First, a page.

The month of March 1945 saw the allied armies stretched along the west bank of the river Rhine in preparation for crossing the river into Germany. In England the 6th Airborne Division was making itself ready for another airborne assault. The 3rd Airborne parachute squadron R.E. was on leave between 1st- 8th March and on their return to Bulford found lots of activity going on. Reorganisation of the unit was necessary, because of lack of transport and engineering equipment. The squadron was split into two troops instead of the normal three, which had previously gone into action. The next two days the squadron was engaged in more training and were briefed and prepared for "Operation Plumber", an apt name for the Squadron Sergeant Major - a plumber - on the Rhine crossing. On the 19th March they moved to Tilbury docks where they sailed again for Ostend. They arrived in Ostend the next day and were transported to Geldingen near the river Mass.


On Christmas day 1944 Bob had received as a Christmas present from his sister-in-law, a 1945 "Letts diary". The CSM, not a man of many words, kept this diary. His first entry (written in bold type below) began on Monday 19th March 1945 and ended on Friday 18th May 1945.


Monday 19th March 1945

Moved to Transit

I understand this to mean, he moved into the same transit camp as No1 troop who had spent another week after the remainder of the squadron had moved out on the 12th March for Ostend and prepared for 'Operation Plumber'.


Tuesday 20th March 1945

Embarked Tilbury


Wednesday 21st March 1945

Arrived Ostend, Left Ostend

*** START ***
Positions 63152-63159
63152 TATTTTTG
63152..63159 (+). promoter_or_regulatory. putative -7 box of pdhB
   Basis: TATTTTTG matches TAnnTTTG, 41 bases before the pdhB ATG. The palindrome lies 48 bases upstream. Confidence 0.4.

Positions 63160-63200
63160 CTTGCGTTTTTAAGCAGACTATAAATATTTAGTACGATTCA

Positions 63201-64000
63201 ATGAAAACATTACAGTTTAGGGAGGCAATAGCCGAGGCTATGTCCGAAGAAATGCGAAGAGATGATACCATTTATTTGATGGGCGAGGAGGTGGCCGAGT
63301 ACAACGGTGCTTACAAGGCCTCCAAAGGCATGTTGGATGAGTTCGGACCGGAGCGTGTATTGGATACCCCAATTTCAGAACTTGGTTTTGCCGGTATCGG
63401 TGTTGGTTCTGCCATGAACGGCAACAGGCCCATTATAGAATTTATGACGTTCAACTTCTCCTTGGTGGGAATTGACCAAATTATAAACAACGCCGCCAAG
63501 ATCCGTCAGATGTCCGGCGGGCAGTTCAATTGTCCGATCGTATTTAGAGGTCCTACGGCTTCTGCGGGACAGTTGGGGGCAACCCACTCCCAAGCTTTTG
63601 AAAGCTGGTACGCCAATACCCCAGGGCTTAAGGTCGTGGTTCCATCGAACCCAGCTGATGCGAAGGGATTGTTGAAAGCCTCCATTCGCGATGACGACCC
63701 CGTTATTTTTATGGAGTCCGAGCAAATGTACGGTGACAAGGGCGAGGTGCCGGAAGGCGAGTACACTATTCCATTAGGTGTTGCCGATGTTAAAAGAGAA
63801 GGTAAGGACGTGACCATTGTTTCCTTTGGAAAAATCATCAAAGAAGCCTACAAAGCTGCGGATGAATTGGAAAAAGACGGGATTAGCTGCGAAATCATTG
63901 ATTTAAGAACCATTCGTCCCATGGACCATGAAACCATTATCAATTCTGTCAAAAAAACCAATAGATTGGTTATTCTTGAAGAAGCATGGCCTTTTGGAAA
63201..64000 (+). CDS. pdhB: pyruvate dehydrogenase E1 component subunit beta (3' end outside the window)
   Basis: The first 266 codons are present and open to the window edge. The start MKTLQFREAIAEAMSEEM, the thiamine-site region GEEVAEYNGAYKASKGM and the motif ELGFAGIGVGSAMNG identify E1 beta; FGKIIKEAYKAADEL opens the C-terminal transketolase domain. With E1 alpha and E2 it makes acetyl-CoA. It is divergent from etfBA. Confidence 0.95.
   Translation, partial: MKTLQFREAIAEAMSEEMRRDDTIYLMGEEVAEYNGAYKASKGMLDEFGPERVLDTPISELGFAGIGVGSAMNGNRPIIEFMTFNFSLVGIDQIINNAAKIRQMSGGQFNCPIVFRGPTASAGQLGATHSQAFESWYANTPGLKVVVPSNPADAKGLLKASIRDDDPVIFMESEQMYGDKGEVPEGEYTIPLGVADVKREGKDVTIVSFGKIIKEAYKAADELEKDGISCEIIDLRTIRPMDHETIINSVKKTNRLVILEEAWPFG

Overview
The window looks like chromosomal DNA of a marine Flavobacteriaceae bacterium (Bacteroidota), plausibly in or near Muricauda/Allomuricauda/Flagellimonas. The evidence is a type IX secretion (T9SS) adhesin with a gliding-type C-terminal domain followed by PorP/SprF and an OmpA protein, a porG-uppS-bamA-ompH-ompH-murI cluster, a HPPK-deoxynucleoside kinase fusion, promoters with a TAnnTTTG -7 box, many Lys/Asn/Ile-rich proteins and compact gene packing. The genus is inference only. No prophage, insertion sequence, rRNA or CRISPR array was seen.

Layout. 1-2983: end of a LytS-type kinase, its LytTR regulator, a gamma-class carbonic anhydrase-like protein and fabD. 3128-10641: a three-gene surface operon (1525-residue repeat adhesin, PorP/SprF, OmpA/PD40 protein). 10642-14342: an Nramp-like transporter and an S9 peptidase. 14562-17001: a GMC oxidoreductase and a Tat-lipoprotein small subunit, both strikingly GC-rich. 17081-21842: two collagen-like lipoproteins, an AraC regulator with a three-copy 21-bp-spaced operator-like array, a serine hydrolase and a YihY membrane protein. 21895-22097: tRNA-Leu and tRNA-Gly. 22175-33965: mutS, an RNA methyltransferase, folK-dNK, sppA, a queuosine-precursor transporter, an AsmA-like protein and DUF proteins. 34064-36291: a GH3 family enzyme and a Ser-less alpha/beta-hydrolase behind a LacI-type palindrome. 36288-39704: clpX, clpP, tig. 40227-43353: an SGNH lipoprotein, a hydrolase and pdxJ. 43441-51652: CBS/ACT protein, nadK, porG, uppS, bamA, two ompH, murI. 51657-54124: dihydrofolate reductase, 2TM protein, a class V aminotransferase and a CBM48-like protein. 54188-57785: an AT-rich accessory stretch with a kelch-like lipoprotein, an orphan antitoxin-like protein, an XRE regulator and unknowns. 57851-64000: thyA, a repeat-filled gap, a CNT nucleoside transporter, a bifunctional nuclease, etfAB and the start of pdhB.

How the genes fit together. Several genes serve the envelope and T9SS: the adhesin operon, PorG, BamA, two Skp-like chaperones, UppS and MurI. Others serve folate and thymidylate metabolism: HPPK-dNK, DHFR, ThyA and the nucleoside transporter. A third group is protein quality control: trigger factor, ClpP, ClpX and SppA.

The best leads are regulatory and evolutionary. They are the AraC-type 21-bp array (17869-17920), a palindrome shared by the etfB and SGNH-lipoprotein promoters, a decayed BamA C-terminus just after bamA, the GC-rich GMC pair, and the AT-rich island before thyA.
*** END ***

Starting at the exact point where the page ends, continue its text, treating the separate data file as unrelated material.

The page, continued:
Thursday 22nd March 1945

Arrived Geldingen

Obviously he rejoined the squadron at the location near Mass.


Friday 23rd March 1945

Still at Geldingen

It was a beautiful spring day in eastern Belgium, mild and sunny. No.1 troop were selected to do the Airborne drop under the command of Captain Freddy Fox. His team comprised two officers and forty-seven other ranks. Two other ranks went in two gliders loaded with jeeps and trailers. The remainder, as Bob says in his diary entry, still at Geldingen. Secrecy was the order of the day so that the approaching airborne operation would not be jeopardized. All red berets were packed into their kitbags and all vehicle signs painted out. At 21.00 the sound of the aircraft of the invading army could be heard. Screened by fighter planes came the Dakotas, Stirling's, Halifax's and Gliders carried the "Paras". The squadron was formed up and ready to move off across the river to rejoin their colleagues. As they left the village out came the red berets and were once again the 3rd Parachute Squadron R.E. They were proud to be linked with their colleagues who had jumped.


Friday 24th March 1945

Entered Germany - Geldingen


Sunday 25th March 1945

Transit area awaiting turn to cross the Rhine

They followed the river Mass down to Venlo passing through area, which they had occupied a month earlier. At this time they did not have priority to cross that day. They remained in fields allotted to them; about ten miles back from the river. They were worried about the fate of their colleagues in No.1 troop. Rosie went forward to find out. And returned with good news. No.1 troop had landed with few casualties. Captain Freddy Fox was wounded in the arm by a bullet.


Monday 26th March 1945